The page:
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Teams of inspectors start assessment of Napa quake damage

  • Gabe Scholl and Brad Montagne discard pieces of a collapsed chimney at a drop off site in the Napa Union High School parking lot following Sunday's earthquake on Monday, August 25, 2014 in Napa, California. (BETH SCHLANKER/ The Press Democrat)

A small platoon of building inspectors scoured Napa’s central core Monday, visiting commercial and residential properties door to door in what is likely to become an arduous task of assessing the full extent of Sunday’s earthquake.

About 30 inspection teams, each with two inspectors, were tasked with conducting at least “windshield,” or quick exterior, inspections or assessments of properties in and near downtown Napa. As of 5 p.m. Monday, at least 70 buildings in the city have been “red-tagged” by building inspectors, which means the structures are uninhabitable because of earthquake damage.

On Sunday, there were 10 teams doing inspections, said Rick Tooker, Napa Community Development Director. Prior to Monday’s inspections, 35 percent of the town center already had been assessed, Tooker told reporters Monday.

Aftermath Of Napa Earthquake

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Some city officials said it’s too early to fully determine the effectiveness of years of earthquake preparedness and structural retrofitting in the downtown area. Deeper structural inspections will come later after current preliminary inspections that are aimed at essentially determining whether structures are safe to inhabit.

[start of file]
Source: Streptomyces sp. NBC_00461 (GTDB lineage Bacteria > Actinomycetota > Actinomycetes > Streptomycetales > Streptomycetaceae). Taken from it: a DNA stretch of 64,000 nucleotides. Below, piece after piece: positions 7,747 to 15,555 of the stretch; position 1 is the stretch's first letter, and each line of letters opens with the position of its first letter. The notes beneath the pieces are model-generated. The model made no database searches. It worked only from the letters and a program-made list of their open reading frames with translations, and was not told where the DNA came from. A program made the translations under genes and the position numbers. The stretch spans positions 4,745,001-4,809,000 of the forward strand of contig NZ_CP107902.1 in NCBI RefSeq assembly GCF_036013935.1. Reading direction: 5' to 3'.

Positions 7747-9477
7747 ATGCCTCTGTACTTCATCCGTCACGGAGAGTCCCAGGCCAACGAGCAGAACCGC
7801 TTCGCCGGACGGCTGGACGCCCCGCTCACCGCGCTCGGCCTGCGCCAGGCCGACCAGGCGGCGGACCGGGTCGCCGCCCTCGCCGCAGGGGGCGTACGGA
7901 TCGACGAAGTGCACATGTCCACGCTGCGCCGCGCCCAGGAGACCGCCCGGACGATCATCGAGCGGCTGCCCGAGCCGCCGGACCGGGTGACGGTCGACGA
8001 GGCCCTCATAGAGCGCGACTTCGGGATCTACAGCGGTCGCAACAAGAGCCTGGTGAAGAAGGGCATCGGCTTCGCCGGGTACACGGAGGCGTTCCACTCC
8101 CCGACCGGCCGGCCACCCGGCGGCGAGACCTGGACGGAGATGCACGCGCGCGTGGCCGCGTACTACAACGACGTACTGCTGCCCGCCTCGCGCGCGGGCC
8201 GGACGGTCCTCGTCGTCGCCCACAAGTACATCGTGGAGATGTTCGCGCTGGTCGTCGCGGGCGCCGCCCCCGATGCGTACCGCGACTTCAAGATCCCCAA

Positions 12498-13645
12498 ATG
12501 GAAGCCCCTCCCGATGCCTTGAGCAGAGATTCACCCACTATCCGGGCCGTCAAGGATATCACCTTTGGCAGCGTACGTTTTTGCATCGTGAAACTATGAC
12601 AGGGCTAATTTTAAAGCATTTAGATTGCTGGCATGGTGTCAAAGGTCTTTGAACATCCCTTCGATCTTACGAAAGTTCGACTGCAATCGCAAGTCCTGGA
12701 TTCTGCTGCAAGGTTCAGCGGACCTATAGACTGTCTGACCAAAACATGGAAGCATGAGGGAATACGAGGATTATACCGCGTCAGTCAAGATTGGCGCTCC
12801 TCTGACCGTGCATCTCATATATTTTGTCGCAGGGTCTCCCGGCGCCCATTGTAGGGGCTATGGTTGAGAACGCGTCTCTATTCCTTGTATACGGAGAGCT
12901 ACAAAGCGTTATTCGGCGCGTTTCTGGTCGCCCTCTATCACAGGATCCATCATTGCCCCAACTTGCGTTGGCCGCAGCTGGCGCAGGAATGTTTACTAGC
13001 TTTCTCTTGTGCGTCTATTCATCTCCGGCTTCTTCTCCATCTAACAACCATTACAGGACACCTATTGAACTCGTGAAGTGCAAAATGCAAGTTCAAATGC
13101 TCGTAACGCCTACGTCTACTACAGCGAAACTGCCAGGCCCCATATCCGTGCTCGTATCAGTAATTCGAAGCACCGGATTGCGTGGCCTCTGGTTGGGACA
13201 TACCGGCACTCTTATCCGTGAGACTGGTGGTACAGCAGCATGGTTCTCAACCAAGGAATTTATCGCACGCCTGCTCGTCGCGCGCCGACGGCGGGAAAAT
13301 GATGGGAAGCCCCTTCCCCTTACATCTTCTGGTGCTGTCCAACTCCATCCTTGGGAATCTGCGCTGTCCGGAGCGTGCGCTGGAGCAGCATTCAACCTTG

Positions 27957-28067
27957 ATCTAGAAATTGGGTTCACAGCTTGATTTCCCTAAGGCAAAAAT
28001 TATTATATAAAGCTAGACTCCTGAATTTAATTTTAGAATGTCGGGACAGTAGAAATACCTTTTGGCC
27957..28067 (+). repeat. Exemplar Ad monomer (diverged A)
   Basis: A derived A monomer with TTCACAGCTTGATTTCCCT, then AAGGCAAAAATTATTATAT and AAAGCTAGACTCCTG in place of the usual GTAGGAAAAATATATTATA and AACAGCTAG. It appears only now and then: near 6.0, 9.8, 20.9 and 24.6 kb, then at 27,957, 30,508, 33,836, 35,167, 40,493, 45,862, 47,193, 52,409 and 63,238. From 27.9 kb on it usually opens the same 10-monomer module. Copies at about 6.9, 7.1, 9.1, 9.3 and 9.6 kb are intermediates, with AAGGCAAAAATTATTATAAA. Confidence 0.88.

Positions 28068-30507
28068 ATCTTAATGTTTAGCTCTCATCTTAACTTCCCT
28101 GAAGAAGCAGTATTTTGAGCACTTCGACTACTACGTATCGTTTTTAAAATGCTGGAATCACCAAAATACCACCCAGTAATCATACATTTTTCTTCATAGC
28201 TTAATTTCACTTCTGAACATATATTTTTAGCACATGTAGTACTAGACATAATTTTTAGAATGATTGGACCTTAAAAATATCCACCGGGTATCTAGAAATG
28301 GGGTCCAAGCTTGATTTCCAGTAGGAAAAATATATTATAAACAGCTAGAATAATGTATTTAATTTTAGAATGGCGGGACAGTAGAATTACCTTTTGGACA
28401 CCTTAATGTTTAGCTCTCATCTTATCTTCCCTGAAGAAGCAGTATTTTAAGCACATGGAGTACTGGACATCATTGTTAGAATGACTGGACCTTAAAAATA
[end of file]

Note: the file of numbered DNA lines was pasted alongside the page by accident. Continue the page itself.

One inspector said Monday afternoon that of the 25 to 30 buildings that he inspected, half of them had seismic retrofitting. These buildings, he said, were still standing.

Napa Earthquake Information Map

“The retrofitting saved the building from collapsing; it did it’s job,” said Curt Taras, a professional civil engineer participating in the state Office of Emergency Services’ Safety Assessment Program. Taras was dispatched to Napa to assist in earthquake inspections.

Taras said that although retrofitted buildings were damaged, “the structural steel that was put inside effectively saved the building.”

On Monday afternoon, Taras, accompanied by Casey Handcock, a civil engineering student and intern with the Napa Public Works Department, made their way through downtown searching for damage.

At a home on Seminary Street, Taras knocked on the front door until the owner, Wes Jones, answered. Jones gave Taras a tour of the property, highlighting the most visible damage. Inside the house, there were numerous cracks on walls and on the staircase. Plaster had fallen off at least one section of lath and plaster wall, exposing wood slats.

Jones said the building took damage in 2000 after a magnitude-5.2 earthquake struck Napa Valley. That earthquake caused an estimated $55 million in damage in the valley. The home’s original chimney had to be replaced.


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